Visitors to London may go through inclined to conc

People to London may go through inclined to focus on shopping,theatres and museums, but a walk around the Town of London can be very rewarding too.

London has so much to offer the tourist that it may regularly be hard to know where to begin the experience. Popular tourist destinations must be fascinatng themselves, but can be also the starting place for other journeys of discovery. Take the Tower of London, for example.

If you head for Tower Hill around the Circle or District Lines, you’ll exit the underground behind ot the Tower based in london. If you walk downhill, skirting the right or left side from the Tower, you’ll come to the Thames. There’s much to see and explore here, either by deciding to spend a day within the Tower itself, or by exploring the riverbank, both north and south sides.

Turn North Towards the City

If, however, you turn away from the Thames and also the Tower and make your way the unmistakeable landmark from the Gherkin (No. 30 St. Mary Axe), you’ll find yourself going through the heart from the old Town of London. As you walk beneath the tall buildings and explore alleys and underpasses, you’ll find a multi faceted environment which tells a tale of many many centuries of human habitation.

The financial buildings may be tall and imposing, but hidden in it are ancient churches and market places, fortunately protected by planners and still telling their own story amidst the dealers and stock brokers of the City.

Old Churches from the Town of London

Within the City of London, there are still five churches remaining which pre-date the Great Fire based in london, two of which (St. Andrew Undershaft and St. Helen's Bishopsgate) are situated inside a stone's throw of The Gherkin. St. Helen's is literally in the backyard of the giant tower.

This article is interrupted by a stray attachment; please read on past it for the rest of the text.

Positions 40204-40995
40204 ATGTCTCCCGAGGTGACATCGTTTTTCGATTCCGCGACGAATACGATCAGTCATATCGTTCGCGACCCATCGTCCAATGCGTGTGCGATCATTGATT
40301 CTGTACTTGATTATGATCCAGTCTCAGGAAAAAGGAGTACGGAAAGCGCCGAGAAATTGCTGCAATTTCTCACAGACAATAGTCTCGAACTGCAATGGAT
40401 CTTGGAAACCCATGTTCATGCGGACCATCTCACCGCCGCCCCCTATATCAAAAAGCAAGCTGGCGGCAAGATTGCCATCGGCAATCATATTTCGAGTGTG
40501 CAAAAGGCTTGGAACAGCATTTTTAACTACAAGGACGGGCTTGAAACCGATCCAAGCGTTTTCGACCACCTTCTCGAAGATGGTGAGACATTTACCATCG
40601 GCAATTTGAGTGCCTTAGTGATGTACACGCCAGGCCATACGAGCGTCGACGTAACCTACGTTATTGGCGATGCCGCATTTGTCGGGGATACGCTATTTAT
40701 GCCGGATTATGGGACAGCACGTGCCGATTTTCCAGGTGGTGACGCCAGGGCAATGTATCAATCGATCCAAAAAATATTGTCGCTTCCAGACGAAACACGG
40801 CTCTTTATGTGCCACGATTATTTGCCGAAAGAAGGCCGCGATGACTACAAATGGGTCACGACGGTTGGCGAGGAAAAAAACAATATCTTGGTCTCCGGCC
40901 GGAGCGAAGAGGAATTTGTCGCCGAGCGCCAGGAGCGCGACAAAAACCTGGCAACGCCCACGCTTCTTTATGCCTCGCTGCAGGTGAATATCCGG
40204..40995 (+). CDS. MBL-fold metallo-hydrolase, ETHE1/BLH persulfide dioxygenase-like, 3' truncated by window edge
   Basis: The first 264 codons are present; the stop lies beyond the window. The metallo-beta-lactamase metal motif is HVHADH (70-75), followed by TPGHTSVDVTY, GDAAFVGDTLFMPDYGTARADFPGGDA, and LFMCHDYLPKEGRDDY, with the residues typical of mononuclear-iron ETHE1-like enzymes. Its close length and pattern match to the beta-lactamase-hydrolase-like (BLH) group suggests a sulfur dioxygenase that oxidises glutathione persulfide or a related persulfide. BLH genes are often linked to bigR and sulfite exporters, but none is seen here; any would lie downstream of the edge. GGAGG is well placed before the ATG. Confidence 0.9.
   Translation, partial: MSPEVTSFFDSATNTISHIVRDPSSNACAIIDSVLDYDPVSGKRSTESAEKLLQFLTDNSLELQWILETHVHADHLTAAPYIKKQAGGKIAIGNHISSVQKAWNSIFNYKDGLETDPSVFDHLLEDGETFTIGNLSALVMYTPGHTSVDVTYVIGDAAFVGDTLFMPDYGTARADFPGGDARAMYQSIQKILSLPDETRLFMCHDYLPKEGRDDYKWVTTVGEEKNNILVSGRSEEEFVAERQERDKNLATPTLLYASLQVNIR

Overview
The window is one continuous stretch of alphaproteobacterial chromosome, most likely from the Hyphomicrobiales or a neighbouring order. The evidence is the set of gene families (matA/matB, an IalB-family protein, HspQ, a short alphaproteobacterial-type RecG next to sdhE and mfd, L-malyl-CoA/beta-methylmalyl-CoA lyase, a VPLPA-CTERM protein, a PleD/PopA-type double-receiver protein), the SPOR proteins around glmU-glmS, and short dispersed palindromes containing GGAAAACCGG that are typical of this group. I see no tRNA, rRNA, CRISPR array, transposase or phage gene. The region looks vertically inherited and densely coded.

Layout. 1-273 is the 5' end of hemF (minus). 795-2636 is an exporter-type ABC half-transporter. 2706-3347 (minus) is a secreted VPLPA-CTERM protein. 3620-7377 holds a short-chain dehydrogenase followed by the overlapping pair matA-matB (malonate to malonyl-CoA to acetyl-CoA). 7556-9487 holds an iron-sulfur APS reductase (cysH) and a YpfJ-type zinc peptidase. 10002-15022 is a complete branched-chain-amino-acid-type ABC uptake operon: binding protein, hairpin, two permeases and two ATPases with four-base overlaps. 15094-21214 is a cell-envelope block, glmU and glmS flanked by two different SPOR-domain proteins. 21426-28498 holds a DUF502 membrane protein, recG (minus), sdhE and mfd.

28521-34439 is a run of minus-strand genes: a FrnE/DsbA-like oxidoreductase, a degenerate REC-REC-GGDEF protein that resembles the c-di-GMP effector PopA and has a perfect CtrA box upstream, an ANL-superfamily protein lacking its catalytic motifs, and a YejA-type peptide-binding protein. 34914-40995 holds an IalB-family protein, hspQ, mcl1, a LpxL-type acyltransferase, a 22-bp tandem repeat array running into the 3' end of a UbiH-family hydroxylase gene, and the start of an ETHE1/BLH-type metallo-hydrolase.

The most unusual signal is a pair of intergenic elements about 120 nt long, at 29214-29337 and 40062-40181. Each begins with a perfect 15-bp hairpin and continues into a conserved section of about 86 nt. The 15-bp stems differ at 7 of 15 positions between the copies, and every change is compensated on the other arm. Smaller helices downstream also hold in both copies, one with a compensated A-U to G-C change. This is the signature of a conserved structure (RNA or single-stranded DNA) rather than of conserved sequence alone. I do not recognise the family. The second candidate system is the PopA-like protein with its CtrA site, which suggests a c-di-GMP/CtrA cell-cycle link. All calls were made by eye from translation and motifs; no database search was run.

Further south for the Thames stands the church of St.Magnus the Martyr; the roadway approach to the old London Bridge ran with the churchyard here (see illustration below). The church bells of St. Magnus and its magnificent clock allow it to be as notable today because it continues to be for a lot of centuries. The initial church building stood only a few hundred yards from Pudding Lane and was destroyed during the Great Fire of London (1666), but was rebuilt under the direction of Sir Christopher Wren in the late seventeenth century.

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    Sometimes, when wandering through the massive commercial canyons of the City, it seems as though there’s a continuing dialogue between your small,half buried churches and the enormous buildings of commerce which populate this intriguing part of London. The idea of the medieval population governed by curfew and guarded by the city walls, north of the Thames and accessible only by crossing London Bridge seems very real to this day when going through the Town of London on foot.

    The Lloyds Building and Leadenhall Market

    Another fascinating contrast of architectural styles is to be found at 1 Lime Street EC3 and just behind it, in which the modernistic Lloyds Building backs onto Leadenhall Market. Leadenhall Market was adopted in Harry Potter and the Philospher's Stone to represent the region near Diagon Alley and also the Leaky Cauldron; its warm colours, range of small inviting shops carrying fresh produce and fantastic plasterwork and ironwork turn it into a very human scale counterpoint to the inside-out space age style of the Lloyds Building.

    Saturated in History

    The area around Blackfriars Bridge and Tower Bridge is wonderful to explore by walking. Fleet Street, St. Paul's Cathedral, the Tate Modern and Shakespeare's Globe are to be discovered by crossing and recrossing the bridges which span the river here, not to mention Borough Market, the Golden Hinde along with a host of other delights.

    Churches, old street names, alleyways, walkways and warehouses all actually emphasise the centuries of humanity whose endeavours have left their mark inside and outside the boundaries of the City's square mile, and also on either side of the river Thames and all along its shores.


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